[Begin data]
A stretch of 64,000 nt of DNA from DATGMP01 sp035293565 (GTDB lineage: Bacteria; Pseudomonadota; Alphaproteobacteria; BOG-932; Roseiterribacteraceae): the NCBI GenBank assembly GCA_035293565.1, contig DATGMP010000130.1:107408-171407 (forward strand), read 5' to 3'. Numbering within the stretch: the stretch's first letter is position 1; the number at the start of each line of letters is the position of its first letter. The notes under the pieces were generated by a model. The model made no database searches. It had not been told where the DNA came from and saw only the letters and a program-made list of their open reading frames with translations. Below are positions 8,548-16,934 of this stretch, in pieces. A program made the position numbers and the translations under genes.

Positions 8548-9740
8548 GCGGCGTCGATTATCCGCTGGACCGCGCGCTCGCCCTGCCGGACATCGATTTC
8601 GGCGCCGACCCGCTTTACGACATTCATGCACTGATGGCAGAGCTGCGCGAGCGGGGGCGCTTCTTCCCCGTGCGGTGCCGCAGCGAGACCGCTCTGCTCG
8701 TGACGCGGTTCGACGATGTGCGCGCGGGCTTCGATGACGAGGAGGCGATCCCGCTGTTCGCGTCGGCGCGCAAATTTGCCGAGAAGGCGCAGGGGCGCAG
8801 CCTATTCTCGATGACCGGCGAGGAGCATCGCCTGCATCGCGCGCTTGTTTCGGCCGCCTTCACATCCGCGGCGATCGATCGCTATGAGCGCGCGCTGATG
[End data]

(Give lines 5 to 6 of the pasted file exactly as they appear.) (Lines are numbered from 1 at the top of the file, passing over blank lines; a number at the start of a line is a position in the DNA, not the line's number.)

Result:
8701 TGACGCGGTTCGACGATGTGCGCGCGGGCTTCGATGACGAGGAGGCGATCCCGCTGTTCGCGTCGGCGCGCAAATTTGCCGAGAAGGCGCAGGGGCGCAG
8801 CCTATTCTCGATGACCGGCGAGGAGCATCGCCTGCATCGCGCGCTTGTTTCGGCCGCCTTCACATCCGCGGCGATCGATCGCTATGAGCGCGCGCTGATG